The official Democrat position on the sharp rise in crime, as put forward by the media and its experts, is that it’s imaginary. Everything is great and it’s only propaganda that’s making people think cities are dangerous.
But the criminals out there are changing Dem minds one member of Congress at a time.
Earlier this year, Rep. Angie Craig, who had attended a BLM rally, had to throw hot coffee at a man who attacked her in an elevator, and she ‘woke’ up.
Rep. Angie Craig (D-MN) called for a crackdown on crime in Washington, D.C., after she was attacked in the district. Craig was allegedly attacked by Kendrid Hamlin, 26, early Thursday morning in her apartment building’s elevator.
“I got attacked by someone who the District of Columbia has not prosecuted fully over the course of almost a decade, over the course of 12 assaults before mine that morning,” she said. “And so I think we have to think about how in the world can we make sure that we’re not just letting criminals out.”
“If you throw somebody in jail for 10 days and think, ‘There’s your punishment, and we’re gonna let you right back on the street,’ what the hell do you think’s gonna happen?” she said.
Now it’s Rep. Henry Cuellar’s turn.
“I was just coming into my place. Three guys came out of nowhere and they pointed guns at me. I do have a black belt, but I recognize when you got three, three guns — I looked at one with a gun and another with a gun, a third one behind me — So they said they wanted my car. I said, ‘Sure.’ You’ve got to keep calm under those situations. And then they took off,” Cuellar told reporters Tuesday morning on Capitol Hill.
“According to the victim’s statements, the suspects ‘swarmed [the victim’s] vehicle, pointed firearms in his face and demanded the keys to the car.’ Thankfully there were not any injuries,” a statement from Capitol Police said. “A witness told investigators three males in knit caps and ski masks were involved. The witness reported that the suspects were 5’10” black males who may have been around the age of 16 due to their build.”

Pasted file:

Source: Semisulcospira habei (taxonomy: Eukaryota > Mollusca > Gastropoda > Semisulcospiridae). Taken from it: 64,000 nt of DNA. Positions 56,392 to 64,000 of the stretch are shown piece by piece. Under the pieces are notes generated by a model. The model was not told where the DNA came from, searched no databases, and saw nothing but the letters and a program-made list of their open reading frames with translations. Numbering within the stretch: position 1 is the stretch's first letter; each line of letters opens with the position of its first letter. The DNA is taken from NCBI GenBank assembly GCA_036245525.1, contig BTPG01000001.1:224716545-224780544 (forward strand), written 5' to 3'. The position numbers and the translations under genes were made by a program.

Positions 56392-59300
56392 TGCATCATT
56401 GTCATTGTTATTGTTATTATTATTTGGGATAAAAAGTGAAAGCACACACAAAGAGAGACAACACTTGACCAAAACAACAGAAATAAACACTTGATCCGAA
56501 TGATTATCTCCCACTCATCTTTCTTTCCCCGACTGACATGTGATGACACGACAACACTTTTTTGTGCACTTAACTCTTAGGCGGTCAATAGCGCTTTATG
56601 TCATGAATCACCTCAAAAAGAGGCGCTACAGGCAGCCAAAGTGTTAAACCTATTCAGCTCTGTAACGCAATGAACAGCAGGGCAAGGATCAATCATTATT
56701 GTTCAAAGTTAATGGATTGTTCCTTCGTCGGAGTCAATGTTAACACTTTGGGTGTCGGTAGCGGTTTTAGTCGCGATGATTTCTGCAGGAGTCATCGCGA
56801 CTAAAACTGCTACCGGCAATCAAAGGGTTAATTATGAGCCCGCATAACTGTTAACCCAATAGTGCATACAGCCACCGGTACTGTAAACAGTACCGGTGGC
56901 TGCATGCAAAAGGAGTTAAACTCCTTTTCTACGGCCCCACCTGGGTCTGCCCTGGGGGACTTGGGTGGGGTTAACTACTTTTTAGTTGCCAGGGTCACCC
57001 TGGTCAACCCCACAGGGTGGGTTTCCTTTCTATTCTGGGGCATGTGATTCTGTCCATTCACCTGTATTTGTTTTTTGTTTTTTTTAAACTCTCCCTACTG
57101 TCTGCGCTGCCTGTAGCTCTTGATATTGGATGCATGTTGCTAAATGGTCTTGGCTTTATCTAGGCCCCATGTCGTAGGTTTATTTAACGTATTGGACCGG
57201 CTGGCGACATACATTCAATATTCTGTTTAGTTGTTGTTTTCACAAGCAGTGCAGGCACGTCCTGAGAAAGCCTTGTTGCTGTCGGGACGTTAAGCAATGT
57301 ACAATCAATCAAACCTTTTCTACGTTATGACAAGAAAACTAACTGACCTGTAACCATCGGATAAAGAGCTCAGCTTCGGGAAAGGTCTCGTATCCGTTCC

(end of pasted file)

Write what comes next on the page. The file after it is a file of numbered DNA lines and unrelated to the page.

This is once again becoming the new normal in Washington D.C. because Democrats chose to dump tough-on-crime policies for pro-crime policies that portrayed thugs as the victims of an unjust society and a racist police force. Now D.C. is reverting once more to the violent criminal underworld that it used to be.
And Congress will go back to the bad old days with the rest of D.C. Just ask Joe Biden.
“We now do not go to the automatic teller after dark,” Sen. Joe Biden had complained in 1994. “My wife tells me we are not going to do the shopping on Friday nights anymore.”
Then Sen. John Kerry described having his cars stolen three times and fleeing a confrontation. “I am confident if I stayed out on the street, I might be a statistic today.”
Senator Kent Conrad of North Dakota watched his wife assaulted in front of him near the Capitol by a released rapist who pointed a gun at him and dragged his wife for two blocks.
Conrad, who had been fairly liberal, turned more conservative. “I am ready to do something very serious about crime,” he declared in the Senate. “We have to get tough. People who commit violence need to be put away and need to be separated from the rest of us.”
In 1992, Abbey McClosky, a 22-year-old trying to join the office of Senator Dodd, was walking home when she was brutally beaten and raped. What was left of her had been so badly battered that she could only be identified by her boots. After three days she died in the hospital.
The ‘superpredator’ who assaulted her had been out on parole after a series of assaults on women, including even a local councilwoman. He followed up the assault on McClosky by “crushing the eye socket of a 73-year-old woman”.
That year, Rep. Bob Traxler of Michigan was beaten unconscious and mugged for eight bucks a few blocks from the Capitol. Tom Barnes, a 25-year-old staffer for Senator Richard Shelby, was mugged and murdered while going to 7-11 for coffee.
The good news is that Congress is not immune from the consequences of pro-crime policies. The question is how many members of Congress have to experience crime for themselves before they take a stand against it.